As negotiations continue, there is still much debate surrounding Brexit and how it will impact the property market and British economy as a whole. So, how will it affect buy-to-let (BTL) investors?
It has been suggested that with less migration from Europe there will be less demand on the housing market and therefore less opportunity in the rental space. The fact is, however, that there is a continuing shortage of housing due to chronic undersupply, coupled with high property prices and mortgage restrictions, meaning that more people are going to be renting, moving forward.
There is also an increasing number of tenants who are choosing to rent because it gives them flexibility. University graduates now opt for the ability to leave a property at short notice to work in other parts of the country (or world, even). Unlike earlier generations, they tend not to want to be bogged down by a mortgage so early on in their careers.
The rental market, therefore, will remain strong. The problem, however, is for buy-to-let landlords who are wary of protecting their profits in light of increasing taxation, stricter lending and increasing regulation. The government has sent out a clear message that it wants to slow down the private buy-to-let market, despite a national housing shortage.
Figures from the Bank of England show that while there was an increase in new residential mortgage lending activity in the first half of 2017, the share of BTL lending decreased to 12.5% in June 2017, which was the lowest percentage since Q3 of 2013.
It appears the government’s strategy is working. A significant number of individual landlords and investors quit the BTL market last year, thanks to higher stamp duty costs and the phasing out of mortgage tax relief. Again in 2018, estate agents reported an increase in landlords selling properties across their branches.* The good news? With some landlords deciding to move away from the rental market, demand for remaining properties has fiercely increased, meaning many landlords are experiencing additional interest in their properties and, in some cases, demanding slightly higher rents.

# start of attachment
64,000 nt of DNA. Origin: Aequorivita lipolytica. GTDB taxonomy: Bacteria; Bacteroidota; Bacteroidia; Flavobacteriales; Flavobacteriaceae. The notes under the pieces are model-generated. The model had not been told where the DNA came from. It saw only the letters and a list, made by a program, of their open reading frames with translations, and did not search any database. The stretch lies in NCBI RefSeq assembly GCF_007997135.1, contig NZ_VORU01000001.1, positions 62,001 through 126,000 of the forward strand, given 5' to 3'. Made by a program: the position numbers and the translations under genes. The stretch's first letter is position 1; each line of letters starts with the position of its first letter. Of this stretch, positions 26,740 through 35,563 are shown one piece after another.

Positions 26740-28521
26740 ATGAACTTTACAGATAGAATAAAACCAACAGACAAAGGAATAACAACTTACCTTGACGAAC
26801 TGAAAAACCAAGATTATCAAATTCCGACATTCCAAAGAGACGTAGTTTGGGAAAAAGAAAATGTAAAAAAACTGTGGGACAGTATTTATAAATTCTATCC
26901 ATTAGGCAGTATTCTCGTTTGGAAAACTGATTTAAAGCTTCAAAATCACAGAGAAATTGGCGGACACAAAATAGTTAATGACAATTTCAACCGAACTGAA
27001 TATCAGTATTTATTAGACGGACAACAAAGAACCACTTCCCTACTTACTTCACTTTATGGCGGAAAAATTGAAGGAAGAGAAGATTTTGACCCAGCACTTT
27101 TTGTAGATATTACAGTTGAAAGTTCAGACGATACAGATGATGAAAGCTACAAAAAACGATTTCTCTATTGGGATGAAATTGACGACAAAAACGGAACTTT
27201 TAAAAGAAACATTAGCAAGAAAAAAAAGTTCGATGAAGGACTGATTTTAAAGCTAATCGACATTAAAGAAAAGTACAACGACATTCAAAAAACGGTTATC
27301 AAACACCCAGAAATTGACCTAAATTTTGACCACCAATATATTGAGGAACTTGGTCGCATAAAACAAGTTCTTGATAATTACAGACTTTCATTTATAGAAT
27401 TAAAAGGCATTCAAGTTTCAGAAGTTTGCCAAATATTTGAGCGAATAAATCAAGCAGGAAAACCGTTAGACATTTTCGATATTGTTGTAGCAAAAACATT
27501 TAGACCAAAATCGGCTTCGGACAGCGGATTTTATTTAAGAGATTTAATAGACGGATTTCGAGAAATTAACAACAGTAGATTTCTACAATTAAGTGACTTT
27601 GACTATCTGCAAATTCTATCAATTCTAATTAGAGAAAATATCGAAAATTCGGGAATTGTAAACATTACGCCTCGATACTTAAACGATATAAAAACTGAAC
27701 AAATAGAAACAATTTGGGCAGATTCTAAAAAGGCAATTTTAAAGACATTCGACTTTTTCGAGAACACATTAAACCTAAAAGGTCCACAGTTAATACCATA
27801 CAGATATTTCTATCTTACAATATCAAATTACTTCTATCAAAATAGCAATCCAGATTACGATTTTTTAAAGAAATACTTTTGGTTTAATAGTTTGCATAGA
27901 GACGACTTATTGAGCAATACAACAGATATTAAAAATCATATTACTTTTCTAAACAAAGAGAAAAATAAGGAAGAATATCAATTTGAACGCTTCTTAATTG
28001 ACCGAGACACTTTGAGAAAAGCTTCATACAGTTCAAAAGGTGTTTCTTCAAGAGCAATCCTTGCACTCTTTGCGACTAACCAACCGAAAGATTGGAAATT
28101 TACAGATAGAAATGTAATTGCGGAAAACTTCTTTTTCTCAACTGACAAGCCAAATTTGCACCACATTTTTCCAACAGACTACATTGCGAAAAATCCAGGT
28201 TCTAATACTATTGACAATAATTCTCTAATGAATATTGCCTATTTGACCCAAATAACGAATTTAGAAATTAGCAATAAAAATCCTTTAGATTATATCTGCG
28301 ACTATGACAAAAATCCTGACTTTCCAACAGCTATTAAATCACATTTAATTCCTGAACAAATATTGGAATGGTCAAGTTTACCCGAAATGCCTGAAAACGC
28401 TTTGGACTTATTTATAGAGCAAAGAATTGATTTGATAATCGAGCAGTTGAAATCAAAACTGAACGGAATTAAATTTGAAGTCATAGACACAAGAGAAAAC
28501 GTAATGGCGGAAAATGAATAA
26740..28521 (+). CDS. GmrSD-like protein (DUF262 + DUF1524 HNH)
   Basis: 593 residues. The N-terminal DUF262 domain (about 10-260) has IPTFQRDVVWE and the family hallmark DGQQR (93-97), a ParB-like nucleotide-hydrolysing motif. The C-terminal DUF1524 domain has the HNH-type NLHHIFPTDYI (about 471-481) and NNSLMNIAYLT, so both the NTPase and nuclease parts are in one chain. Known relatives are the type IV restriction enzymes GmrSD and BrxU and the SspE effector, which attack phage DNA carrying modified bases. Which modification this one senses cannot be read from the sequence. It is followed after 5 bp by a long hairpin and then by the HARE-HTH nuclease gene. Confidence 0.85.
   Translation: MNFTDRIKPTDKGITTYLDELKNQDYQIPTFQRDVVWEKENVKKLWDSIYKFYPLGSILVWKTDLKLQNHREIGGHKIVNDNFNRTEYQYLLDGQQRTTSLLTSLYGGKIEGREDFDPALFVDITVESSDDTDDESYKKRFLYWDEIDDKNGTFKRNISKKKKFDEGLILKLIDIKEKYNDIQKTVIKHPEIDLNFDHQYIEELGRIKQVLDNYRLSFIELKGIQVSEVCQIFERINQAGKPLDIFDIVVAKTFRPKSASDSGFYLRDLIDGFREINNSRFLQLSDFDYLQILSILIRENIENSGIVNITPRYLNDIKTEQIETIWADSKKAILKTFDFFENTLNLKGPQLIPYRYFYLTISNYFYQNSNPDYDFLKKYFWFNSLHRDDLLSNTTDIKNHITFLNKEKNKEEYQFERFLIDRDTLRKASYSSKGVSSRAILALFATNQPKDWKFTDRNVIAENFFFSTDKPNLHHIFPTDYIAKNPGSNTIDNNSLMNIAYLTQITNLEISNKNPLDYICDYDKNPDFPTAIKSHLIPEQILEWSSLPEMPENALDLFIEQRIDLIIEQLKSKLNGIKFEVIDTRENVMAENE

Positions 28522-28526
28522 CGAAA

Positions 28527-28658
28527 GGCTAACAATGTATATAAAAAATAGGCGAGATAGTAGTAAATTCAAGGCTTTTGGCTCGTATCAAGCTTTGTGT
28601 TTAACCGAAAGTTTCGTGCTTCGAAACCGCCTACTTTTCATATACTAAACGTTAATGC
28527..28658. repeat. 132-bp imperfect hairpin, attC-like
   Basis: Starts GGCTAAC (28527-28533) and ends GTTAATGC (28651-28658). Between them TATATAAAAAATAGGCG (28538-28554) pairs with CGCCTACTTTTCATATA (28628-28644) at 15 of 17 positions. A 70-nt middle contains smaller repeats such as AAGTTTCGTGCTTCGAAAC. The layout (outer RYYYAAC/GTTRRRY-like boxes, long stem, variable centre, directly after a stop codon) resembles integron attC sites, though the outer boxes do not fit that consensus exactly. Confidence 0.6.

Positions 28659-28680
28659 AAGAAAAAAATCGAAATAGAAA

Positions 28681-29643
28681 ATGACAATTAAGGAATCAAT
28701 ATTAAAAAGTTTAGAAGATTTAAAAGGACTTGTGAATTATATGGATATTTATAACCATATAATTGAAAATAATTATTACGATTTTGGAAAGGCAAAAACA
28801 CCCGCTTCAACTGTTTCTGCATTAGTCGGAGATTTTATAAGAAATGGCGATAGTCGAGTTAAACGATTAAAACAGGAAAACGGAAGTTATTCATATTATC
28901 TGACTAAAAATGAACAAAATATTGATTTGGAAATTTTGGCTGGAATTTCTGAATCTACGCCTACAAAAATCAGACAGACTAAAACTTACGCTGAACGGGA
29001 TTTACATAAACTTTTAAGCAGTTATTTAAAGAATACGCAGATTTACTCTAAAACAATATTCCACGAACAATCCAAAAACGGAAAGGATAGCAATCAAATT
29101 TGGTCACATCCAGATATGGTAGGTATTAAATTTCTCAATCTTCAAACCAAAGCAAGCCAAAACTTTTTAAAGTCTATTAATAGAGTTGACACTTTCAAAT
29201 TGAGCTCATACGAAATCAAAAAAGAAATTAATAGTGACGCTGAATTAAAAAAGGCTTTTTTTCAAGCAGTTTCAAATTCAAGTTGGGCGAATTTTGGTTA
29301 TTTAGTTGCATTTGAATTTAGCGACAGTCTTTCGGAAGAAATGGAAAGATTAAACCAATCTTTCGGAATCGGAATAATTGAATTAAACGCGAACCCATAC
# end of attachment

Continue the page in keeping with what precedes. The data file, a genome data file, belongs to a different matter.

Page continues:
We believe the government is misguided, pushing landlords despite the fact they provide much-needed affordable rental accommodation across our towns and cities. What is clear, though, is the property market is shifting and for those investors and landlords with larger portfolios, it is easier to ride the storm and absorb the tax changes.
Ultimately, it is not Brexit that is posing the biggest risk to the rental market, but government intervention, so landlords and tenants alike ought to stay up-to-date on progress within the property market as a whole. However, with landlords benefiting from mortgage rates still nearing an all-time low and tenant incentives such as Romans’ ‘No Deposit Option’ helping more tenants get on the rental market, there continues to be plenty of room for landlords and tenants alike, regardless of ongoing Brexit negotiations.
Want more advice on what Brexit means for the rental market? Call on 01344 985 870 to speak to one of our property experts.
*According to ARLA Propertymark